Mimicking the whole of America, our campus is a microcosm of the proverbial melting pot. Every day we are surrounded by various forms of diversity, yet rarely do we have time to notice and fully appreciate these differences. We at UVU Review have decided to interview and get to know some fascinating students with unique backgrounds.
In fact, we will be featuring new students weekly.
This week’s interview features sophomore Markus Aedo, who is majoring in Digital Media and specializing in 3-D animation. Aedo, who speaks three languages, was born in New Hampshire, but grew up all over the world. His childhood was spent traveling with his family and mime father in the circus.
(MH) What is your family like?
(MA) “My family is bizarre to say the least. My father is a mime. He’s Peruvian and studied in France with the world-renowned French mime named Marcel Marceau. My mother is Norwegian and studied in France her first years of college. They met in Paris, and such is the city of love: they fell in love, married and had me. I was born in the Big Apple Circus in 1990, with French being the common language at home.“I traveled with various groups of circus productions and performers all around the world, such as Knie in Europe, Royal Caribbean in Indonesia, Singapore and Bali, as well as Ringling Brothers in the United States ¬– basically, every continent save Africa.”
(MH) What was the coolest or most unique part of your childhood?
(MA) “It’s really hard to say, but I’d have to go with the abundant opportunities to travel. I had a really fortunate childhood to just visit places. My ‘home’ [was] circus tents and airports. The numerous people I’ve met … all somehow managed to shape and mold me into what I’ve become now; however, I’d say that it comes with a price by really setting the bar high on what’s adventurous and what’s boring.”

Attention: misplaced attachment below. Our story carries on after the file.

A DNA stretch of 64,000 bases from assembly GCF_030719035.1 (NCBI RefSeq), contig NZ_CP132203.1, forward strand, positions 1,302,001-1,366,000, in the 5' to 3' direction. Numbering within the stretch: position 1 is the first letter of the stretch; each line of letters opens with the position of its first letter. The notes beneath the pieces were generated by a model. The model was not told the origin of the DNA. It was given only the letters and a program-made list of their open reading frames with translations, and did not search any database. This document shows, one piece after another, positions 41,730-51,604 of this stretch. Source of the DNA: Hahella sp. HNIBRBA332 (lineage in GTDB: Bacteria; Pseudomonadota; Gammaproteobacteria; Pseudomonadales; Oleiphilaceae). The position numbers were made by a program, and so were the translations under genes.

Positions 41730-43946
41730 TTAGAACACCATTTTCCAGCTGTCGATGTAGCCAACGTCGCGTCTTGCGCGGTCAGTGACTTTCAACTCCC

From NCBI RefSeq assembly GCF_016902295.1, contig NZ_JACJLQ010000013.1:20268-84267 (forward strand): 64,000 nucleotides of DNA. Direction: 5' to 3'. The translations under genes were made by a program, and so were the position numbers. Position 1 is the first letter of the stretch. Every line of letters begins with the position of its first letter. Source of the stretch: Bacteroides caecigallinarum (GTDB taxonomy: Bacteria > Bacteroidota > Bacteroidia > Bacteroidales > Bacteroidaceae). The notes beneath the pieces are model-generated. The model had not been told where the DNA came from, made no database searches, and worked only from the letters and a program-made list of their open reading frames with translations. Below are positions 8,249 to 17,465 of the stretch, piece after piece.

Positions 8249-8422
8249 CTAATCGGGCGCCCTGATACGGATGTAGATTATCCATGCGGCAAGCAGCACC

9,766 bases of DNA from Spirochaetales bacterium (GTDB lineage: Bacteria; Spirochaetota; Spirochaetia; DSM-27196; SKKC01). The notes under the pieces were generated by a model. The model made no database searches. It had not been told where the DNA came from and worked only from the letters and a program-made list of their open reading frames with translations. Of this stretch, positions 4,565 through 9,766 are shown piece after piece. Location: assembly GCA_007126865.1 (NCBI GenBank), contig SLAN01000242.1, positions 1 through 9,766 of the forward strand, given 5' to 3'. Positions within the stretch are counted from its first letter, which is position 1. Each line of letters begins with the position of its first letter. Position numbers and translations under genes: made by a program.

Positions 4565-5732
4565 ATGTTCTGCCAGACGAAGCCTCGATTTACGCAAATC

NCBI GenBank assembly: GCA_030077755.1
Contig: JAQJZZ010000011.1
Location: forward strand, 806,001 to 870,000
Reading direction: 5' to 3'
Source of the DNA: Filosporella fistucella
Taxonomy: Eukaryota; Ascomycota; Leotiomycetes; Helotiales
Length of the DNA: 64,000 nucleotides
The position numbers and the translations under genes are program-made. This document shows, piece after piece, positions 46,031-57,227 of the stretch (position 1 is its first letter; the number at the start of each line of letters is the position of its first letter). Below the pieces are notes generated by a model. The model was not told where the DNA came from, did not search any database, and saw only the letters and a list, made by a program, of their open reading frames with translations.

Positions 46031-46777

(MH) What made you choose to come to UVU?
(MA) “To be quite honest, I came to Utah because of my personal struggles with my family. Once I got here, I took a couple classes in 3-D in high school and [decided] that this is what I wanted to do. I [have] always loved movies, and I couldn’t see myself doing anything else.”
(MH) Who is your favorite UVU professor?
(MA) “It’s hard to single out one, but my English professor Karin Anderson really helped me grow and develop my writing and thoughts. More importantly, she became my friend.” (Markus also names Dr. Anderson’s English 1010 class as his favorite UVU class because “it helped me understand myself better and work past my struggles.”)
(MH) What are some of the biggest cultural differences from where you grew up to where you are now?
(MA): “Everything! Being with performers and people from other countries, they usually are better traveled than most people in the U.S., simply because it’s easier. Languages have always been a big [difference] with me. Languages are the blood and veins of culture. Once you have your heartbeat going and understand the culture, you develop a pulse with that particular culture. With that, your world grows exponentially.”
(MH) What do you do when you’re not a student? Do you have a job or any unusual or interesting hobbies?